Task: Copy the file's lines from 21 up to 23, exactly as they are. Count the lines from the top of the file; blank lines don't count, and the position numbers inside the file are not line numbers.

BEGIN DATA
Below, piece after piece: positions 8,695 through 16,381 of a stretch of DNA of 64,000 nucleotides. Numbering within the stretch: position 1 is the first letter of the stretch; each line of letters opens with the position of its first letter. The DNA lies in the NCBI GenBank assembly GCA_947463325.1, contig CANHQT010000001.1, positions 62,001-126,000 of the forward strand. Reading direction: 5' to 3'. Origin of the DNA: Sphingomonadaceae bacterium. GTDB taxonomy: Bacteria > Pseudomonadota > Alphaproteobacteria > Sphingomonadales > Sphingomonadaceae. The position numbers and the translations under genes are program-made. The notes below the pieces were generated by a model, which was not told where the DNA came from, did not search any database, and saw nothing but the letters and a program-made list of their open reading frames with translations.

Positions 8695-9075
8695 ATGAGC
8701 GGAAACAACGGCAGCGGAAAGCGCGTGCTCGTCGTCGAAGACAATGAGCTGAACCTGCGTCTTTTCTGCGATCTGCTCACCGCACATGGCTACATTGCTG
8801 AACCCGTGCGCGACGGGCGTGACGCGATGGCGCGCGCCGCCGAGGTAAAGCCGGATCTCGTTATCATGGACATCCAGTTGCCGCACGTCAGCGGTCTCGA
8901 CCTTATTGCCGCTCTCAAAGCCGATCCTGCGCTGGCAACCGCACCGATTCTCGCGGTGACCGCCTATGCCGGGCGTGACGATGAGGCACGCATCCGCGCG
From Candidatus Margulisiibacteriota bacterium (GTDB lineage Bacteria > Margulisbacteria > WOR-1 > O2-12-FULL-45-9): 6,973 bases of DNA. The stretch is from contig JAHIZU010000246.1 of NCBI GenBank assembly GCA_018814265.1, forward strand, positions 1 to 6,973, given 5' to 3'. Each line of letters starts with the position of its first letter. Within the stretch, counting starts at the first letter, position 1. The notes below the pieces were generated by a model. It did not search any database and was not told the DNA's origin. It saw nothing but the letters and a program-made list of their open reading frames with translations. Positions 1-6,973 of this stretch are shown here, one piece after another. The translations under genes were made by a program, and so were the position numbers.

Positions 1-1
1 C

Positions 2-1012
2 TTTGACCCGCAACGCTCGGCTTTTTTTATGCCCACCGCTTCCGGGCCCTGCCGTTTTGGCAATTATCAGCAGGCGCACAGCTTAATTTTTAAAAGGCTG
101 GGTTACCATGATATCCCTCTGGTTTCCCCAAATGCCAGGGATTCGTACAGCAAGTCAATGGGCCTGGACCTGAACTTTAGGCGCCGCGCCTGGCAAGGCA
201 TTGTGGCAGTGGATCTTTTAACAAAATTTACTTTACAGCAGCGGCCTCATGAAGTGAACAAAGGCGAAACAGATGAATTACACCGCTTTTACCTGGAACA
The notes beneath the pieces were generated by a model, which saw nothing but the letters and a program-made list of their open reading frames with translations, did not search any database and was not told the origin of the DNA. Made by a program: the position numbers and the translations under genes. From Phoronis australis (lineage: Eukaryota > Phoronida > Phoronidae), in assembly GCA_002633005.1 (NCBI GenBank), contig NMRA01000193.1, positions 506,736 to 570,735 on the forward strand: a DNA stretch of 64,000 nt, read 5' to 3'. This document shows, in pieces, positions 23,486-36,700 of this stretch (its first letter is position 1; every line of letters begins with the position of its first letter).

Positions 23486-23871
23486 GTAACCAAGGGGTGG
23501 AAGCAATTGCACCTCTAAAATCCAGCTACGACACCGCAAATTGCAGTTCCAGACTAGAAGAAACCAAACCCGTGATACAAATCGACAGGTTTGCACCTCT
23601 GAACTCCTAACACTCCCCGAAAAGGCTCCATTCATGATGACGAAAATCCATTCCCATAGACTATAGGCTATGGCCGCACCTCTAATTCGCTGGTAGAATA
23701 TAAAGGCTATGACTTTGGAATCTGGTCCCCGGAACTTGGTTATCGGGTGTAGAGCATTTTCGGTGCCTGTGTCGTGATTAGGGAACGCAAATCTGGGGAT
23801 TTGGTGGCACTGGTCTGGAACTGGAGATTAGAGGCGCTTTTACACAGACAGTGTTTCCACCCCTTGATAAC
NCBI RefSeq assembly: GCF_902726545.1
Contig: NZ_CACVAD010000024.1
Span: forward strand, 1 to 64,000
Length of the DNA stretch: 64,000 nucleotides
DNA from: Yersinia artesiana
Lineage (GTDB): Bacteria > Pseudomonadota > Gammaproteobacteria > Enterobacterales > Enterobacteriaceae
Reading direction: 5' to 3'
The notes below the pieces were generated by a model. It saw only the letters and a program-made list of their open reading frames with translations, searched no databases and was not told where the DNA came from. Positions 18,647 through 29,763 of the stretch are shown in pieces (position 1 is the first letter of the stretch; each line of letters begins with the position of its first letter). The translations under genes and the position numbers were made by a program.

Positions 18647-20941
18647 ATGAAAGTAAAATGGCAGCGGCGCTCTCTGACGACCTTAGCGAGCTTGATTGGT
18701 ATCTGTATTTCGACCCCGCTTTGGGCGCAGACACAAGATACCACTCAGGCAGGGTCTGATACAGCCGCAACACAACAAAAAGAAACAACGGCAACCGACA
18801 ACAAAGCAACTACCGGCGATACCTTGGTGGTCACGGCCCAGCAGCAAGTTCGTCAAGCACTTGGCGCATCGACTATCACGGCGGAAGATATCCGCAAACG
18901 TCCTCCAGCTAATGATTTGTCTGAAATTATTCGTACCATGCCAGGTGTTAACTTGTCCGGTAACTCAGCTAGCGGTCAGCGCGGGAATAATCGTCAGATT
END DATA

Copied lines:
NCBI RefSeq assembly: GCF_902726545.1
Contig: NZ_CACVAD010000024.1
Span: forward strand, 1 to 64,000